Publication Date

May 30, 2023

Perspectives Section

Member Spotlight, Perspectives Daily


  • United States


Public History, Women, Gender, & Sexuality

Amy Hart is a state historian at California State Parks. She lives in Arroyo Grande, California, and has been a member since 2022.

Amy Hart

Amy Hart


Alma mater: PhD, University of California, Santa Cruz, 2019

Fields of interest: US, women and gender, 19th century, antebellum period, social reform, public

What do you like the most about where you live and work?

I love that my work at California State Parks enables me to teach the general public about history through museum exhibitions, publications, and tours. Visitors come to state parks to experience the outdoors and learn more about a local place, and I am excited to get to shape that experience by presenting the stories of underrepresented groups or lesser-known figures that the public might not otherwise hear about. I am able to be creative and reflect on the best way to get a historical lesson or message across to a member of the public who has not registered to attend a class, but is simply curious and willing to learn.

Have your interests evolved since graduation? If so, how?

During graduate school I was singularly focused on a career in academia. I enjoyed research and served as a lecturer while I completed my PhD, but when a public history position became available, I decided to transition into that career path. It was surprising to me that after six years of graduate school in history, I needed to learn a brand new skillset to be a public historian. Suddenly, I needed to not only write for other academics, but to consider all of the age groups that might encounter my museum exhibitions, as well as the various personal and social factors that might impact the way an exhibit is experienced. I needed to learn architectural history to evaluate historic properties for their significance to local, state, and national history. These skills were not taught in graduate school, but I now find them incredibly important for training new historians. My ultimate goal is to contribute to the development of more public history-focused courses and programs within the university setting.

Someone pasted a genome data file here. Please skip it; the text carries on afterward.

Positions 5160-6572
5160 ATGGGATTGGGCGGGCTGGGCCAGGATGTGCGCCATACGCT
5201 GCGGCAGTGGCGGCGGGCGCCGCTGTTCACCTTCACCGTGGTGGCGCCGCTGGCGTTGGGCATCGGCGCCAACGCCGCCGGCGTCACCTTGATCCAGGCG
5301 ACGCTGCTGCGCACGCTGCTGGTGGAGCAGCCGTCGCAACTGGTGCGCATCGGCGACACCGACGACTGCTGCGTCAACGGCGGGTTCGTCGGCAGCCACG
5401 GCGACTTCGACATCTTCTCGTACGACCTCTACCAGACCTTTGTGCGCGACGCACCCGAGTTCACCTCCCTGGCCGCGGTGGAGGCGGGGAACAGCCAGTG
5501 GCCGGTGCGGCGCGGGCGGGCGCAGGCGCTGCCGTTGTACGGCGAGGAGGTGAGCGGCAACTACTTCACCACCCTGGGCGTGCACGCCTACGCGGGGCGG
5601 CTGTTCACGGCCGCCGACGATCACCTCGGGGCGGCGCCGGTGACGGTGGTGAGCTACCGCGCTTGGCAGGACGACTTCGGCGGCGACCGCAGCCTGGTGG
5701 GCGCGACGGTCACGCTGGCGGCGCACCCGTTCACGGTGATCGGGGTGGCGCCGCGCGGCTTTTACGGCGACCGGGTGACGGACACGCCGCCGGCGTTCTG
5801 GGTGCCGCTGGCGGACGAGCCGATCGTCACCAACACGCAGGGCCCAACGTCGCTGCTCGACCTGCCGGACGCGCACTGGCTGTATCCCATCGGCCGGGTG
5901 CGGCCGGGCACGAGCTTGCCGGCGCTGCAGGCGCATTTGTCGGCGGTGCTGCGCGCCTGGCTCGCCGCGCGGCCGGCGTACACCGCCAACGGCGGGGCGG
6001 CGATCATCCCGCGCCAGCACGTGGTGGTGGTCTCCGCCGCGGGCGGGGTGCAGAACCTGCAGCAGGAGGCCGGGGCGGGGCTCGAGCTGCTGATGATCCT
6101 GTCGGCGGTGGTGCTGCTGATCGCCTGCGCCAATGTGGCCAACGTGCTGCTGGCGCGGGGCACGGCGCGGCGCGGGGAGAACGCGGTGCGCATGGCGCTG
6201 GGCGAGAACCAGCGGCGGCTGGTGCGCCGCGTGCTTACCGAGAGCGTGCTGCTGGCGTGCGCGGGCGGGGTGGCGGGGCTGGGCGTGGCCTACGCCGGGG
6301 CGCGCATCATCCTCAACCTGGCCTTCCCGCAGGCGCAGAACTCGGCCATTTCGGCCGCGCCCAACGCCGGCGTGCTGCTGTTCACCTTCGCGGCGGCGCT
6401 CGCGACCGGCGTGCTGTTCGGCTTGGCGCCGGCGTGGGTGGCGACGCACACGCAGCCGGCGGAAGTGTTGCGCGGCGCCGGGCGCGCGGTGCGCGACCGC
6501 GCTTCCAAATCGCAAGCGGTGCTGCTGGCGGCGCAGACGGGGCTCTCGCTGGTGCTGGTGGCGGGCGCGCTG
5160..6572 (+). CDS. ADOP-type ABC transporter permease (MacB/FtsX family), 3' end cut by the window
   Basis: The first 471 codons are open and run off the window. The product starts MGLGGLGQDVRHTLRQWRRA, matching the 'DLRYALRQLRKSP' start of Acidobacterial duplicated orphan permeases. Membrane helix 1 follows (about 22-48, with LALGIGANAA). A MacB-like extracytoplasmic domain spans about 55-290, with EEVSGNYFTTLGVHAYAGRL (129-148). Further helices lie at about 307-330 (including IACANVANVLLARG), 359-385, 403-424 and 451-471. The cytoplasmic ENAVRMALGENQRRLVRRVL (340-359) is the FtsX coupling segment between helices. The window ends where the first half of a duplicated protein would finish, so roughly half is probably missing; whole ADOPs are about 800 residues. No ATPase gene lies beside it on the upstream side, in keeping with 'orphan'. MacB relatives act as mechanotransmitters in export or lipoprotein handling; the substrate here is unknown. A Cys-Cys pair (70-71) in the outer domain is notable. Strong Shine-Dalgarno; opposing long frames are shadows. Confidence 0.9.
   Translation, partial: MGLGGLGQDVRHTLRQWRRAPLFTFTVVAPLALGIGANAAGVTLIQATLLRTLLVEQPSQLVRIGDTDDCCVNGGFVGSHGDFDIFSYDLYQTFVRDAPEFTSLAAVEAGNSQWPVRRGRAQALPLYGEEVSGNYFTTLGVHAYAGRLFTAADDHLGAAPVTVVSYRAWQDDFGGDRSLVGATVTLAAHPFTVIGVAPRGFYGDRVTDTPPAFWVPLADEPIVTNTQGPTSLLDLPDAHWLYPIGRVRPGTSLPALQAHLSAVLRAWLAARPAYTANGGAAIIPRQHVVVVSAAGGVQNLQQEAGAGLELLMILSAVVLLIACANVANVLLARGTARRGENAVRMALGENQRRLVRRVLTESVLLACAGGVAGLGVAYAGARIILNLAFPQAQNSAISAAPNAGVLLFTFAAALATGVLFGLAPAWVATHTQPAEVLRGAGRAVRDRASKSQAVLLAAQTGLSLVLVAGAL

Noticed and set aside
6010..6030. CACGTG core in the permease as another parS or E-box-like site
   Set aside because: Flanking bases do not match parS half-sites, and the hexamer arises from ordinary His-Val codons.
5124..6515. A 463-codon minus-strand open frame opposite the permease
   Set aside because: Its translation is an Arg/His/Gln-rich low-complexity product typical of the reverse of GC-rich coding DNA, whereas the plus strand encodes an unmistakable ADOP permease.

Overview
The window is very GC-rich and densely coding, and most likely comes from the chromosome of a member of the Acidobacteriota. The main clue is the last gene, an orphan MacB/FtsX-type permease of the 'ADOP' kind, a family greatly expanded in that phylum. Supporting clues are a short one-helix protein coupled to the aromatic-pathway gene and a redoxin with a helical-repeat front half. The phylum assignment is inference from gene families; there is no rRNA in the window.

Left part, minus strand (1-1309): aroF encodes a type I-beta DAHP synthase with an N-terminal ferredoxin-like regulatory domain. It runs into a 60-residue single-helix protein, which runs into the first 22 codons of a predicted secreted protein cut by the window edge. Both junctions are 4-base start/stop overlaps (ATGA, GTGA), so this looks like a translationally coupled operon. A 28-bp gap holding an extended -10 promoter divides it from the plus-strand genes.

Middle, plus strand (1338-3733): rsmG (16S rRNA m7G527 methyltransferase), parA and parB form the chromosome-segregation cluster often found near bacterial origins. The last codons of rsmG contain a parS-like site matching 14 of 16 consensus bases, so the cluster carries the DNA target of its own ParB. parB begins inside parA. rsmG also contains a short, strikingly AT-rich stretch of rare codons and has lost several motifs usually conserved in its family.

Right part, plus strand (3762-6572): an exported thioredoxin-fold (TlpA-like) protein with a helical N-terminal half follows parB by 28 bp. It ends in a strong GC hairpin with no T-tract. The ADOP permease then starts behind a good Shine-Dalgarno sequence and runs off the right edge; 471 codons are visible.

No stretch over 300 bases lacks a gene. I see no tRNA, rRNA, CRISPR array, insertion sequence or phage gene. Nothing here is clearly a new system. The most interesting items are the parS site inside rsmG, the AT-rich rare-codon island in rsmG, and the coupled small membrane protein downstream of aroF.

What do you value most about the history discipline?

I value the way history can snap us out of the fear mongering and scare tactics we often find in the political realm, and give us the long view of societies, nations, and peoples. When I hear that this political period is the most tumultuous in US history, or that the public has never been so divided, I can turn to the historical record to provide examples of past crises and periods of turmoil that were overcome, or that changed a society for the better. The study of history is the study of the long-view, and a respite from the paralyzing immediacy of the present.

AHA members are involved in all fields of history, with wide-ranging specializations, interests, and areas of employment. To recognize our talented and eclectic membership, Perspectives Daily features a regular AHA Member Spotlight series.

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Matthew Keough
Matthew Keough

American Historical Association